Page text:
Still considered by many the eastern Roman Empire, Byzantium fell into renewed chaos in the second millennium after centuries of rule reestablished by military strength of Justinian, Maurice, and Heraclitus. Justinian had pushed the empire to its zenith in the sixth century, and other great emperors worked to hold onto its expansive territory. However, the cost in manpower and resources gradually weakened the empire as Arab strength grew. The Macedonian dynasty of Basil the first restored much of the declining Byzantine strength, but the death of Empress Theodora, childless at 76, left the empire without clear leadership in 1056. Her successor Michael VI abdicated to become a monk, and his successor Isaac I abdicated after nearly being struck by lightning, leaving rule to the wealthy Doukas family. They bloated the bureaucracy with highly paid but ineffectual leadership, undercutting the soldiers, who began to rebel on the frontiers.
As Nikephoros III Botaneiates, he attempted to establish a new court, but his efforts only worsened the confusion. The established bureaucracy became alienated and even more ineffective while Botaneiates' co-emperor John Doukas and the old court began plots to overthrow Botaneiates. They concentrated their efforts on Alexios, who had continued to serve as a heroic general in the West and prepared to battle against invading Normans who fought to return the rule of the deposed Michael VII. Empress Maria of Alania, former wife of Michael VII and then wife of Botaneiates, adopted Alexios as her son and sent him to raise an army along with his natural and adoptive brothers. His mother, Anna Dalassena, escaped the suspicious palace guard and sought sanctuary at Hagia Sofia. The guards attempted to bring her home, but she exclaimed falsehoods of a plan to blind Alexios and his brother, whom she said had fled the city so that they might continue to serve the emperor. Although they tried to quiet her, she swore that she would only leave the church if Botaneiates gave his cross to her along with the vow that he would do no harm to her family.
Botaneiates became suspicious of her theatrical appeal and refused to give such a vow. He sent agents to find Alexios and his brother, who were indeed raising an army. They were brought back to Constantinople on April 1, imprisoned, and executed. Anna Dalassena hid in Hagia Sofia, which Botaneiates surrounded in a "siege" that prevented food other than sacrament to enter. Embarrassed, she was forced to leave the church and resigned to the convent of Petrion. Botaneiates set about rooting out the rest of the conspirators, which crippled the government in a crucial time.
The Normans under Duke Robert Guiscard continued their invasion of Byzantine lands after securing Sicily and Malta from the Muslim forces to the south. Using the political instability as a pretense, his forces conquered southern Italy and began an invasion of the Balkans with papal blessing. His army overwhelmed Botaneiates' defenses at Dyrrachium and moved toward Constantinople. Botaneiates attempted to defeat the army in the field, but his armies were repeatedly crushed, and the loot won by the Normans kept dissension at a minimum. Finally, in 1085, Robert sacked Constantinople and ended the Byzantine Empire.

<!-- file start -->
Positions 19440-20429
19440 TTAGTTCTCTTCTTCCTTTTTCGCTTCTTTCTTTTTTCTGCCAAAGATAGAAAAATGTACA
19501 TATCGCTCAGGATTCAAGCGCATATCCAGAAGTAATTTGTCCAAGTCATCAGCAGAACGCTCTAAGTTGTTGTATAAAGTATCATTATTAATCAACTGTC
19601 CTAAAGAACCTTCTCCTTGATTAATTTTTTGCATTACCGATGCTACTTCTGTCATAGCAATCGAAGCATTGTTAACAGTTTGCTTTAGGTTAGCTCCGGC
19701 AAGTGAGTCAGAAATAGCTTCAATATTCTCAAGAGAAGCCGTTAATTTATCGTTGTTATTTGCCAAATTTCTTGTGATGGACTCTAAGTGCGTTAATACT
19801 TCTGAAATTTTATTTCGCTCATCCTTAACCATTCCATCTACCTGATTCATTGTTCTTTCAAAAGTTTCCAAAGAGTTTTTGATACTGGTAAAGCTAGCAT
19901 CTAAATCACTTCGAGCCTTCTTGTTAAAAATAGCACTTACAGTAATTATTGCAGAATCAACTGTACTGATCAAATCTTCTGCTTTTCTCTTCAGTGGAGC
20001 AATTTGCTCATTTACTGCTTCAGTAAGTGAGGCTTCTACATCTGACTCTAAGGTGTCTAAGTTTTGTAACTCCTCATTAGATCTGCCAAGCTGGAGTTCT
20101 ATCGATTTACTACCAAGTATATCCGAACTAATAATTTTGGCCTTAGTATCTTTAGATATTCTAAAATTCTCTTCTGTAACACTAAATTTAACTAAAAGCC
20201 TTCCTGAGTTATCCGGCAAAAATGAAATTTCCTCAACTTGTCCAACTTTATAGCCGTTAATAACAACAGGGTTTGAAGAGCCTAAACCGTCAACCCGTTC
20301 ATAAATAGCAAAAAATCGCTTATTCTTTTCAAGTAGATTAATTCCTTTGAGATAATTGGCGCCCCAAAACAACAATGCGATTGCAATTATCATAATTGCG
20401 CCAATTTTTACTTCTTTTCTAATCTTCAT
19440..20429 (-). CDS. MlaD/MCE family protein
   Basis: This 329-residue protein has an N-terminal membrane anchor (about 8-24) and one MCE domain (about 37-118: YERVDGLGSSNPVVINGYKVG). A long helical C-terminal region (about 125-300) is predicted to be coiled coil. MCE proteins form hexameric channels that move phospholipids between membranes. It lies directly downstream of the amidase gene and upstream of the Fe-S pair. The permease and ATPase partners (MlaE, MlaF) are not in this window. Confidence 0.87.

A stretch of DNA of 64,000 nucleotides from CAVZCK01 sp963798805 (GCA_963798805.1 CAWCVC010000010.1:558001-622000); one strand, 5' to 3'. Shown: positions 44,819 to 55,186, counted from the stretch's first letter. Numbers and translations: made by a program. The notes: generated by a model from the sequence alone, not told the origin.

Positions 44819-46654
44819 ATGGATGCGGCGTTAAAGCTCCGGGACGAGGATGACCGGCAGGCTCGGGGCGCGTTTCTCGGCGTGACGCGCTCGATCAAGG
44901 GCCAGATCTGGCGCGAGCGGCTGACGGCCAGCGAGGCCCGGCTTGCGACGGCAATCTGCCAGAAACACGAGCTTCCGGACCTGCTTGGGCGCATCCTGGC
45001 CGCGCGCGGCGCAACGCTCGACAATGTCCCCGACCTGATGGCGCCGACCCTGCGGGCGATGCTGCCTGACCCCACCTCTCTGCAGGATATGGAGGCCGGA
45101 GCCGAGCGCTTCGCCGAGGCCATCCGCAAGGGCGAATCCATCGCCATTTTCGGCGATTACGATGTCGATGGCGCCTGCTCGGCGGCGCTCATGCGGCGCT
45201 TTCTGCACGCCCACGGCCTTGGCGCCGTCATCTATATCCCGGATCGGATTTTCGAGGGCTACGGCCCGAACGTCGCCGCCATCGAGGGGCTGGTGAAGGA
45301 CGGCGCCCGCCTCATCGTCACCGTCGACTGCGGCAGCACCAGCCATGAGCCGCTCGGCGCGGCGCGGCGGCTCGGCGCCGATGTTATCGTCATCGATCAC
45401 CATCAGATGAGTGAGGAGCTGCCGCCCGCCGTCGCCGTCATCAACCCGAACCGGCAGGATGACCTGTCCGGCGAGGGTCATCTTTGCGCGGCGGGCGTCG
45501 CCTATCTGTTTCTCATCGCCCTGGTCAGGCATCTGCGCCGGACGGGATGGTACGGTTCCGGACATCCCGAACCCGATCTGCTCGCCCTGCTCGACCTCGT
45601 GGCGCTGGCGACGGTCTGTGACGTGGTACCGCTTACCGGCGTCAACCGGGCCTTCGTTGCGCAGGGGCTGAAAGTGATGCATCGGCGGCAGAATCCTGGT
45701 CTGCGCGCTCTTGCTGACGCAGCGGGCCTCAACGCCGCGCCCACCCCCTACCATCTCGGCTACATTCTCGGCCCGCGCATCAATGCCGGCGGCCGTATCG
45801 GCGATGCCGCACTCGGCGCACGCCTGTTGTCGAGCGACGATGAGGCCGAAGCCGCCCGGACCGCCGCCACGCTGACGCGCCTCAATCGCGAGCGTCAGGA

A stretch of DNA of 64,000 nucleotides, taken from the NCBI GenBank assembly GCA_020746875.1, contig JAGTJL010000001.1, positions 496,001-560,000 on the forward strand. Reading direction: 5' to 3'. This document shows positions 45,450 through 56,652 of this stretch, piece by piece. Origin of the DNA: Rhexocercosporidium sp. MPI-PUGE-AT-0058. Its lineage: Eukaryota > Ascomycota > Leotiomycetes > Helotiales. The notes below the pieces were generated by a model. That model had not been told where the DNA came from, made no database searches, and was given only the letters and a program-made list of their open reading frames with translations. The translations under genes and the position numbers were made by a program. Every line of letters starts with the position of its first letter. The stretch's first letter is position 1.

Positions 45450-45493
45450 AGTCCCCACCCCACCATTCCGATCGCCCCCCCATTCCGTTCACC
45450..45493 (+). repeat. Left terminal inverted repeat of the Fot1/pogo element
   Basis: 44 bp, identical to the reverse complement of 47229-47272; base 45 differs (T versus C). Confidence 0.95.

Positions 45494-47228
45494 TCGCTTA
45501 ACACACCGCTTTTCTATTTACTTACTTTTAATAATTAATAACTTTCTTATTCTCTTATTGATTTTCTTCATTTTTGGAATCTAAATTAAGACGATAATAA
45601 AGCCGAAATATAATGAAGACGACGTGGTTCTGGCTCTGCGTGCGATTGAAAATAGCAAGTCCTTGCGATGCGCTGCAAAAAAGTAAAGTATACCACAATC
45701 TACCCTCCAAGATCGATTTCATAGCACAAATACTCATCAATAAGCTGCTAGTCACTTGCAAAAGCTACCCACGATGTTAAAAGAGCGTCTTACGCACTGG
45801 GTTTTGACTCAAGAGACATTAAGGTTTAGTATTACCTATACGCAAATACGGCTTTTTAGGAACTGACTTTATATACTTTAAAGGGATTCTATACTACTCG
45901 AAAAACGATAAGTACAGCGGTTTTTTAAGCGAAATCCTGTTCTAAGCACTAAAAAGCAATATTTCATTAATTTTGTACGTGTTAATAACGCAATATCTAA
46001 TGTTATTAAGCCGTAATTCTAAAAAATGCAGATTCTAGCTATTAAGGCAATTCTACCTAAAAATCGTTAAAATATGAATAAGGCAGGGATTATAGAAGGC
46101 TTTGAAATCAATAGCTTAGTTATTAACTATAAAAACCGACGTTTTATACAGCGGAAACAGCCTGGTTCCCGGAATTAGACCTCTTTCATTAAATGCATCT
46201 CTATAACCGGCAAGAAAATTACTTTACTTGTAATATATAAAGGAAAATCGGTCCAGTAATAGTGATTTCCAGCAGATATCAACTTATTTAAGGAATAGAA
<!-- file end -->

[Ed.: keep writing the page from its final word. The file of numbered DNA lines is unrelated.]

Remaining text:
Robert died after a few years' rule in Constantinople, and the Norman kingdom there collapsed under Seljuk attack. The ruling Seljuk emperor, Alp Arslan, had established a frontier of feudal "beyliks" (states) after defeating the Byzantines in Anatolia in 1071 at Manzikert. When the Seljuks splintered after the death of Malik Shah, Kilij Arslan founded the Sultanate of Rum in Asia Minor, pushing westward with the Emir Chaka of Smyrna until the Normans retreated back to Italy and Sicily. Muslim control rolled westward across the Balkans, butting up against Christendom's strongest center in Italy. Many talked of a united Christian force to drive back the Turks, but the most that Pope Urban II was able to manage was a bolstering of defenses for Italy and a push to retake lands along the North African coast to affirm Spain's Reconquista.
Meanwhile, trade flourished between the Italian city-states, such as Venice. With the Byzantine stranglehold on east-west trade removed, the Muslims gained great influence shipping good westward. Trade with Kiev at the north of the Black Sea brought Islam to Russia, where it made great advances overriding the Orthodox Christian beliefs adopted in the century before. Constantinople continued being one of the main hubs of the world, and Europe continued as a rich market for Islamic traders for centuries to come. Christian kingdoms, meanwhile, expanded southward and across the Atlantic Ocean to the New World there. While Europe underwent a Renaissance in the seventeenth century, many great minds traveled to the libraries of Constantinople to study, keeping the Islamic world apace with innovations in medicine, mathematics, and science.
In reality, Alexios successfully overthrew Nikephoros III Botaneiates. Having taken the vow that he could do no harm to the family and facing Alexios' army that bribed the city guard to enter Constantinople without a fight, Nikephoros had no choice but to abdicate. Alexios began the Komnenian dynasty, which revitalized the empire for a time. Perhaps most notable for history, Alexios pleaded for aid from Urban II in fighting the Seljuk Turks as Christian allies, which culminated in the Crusades.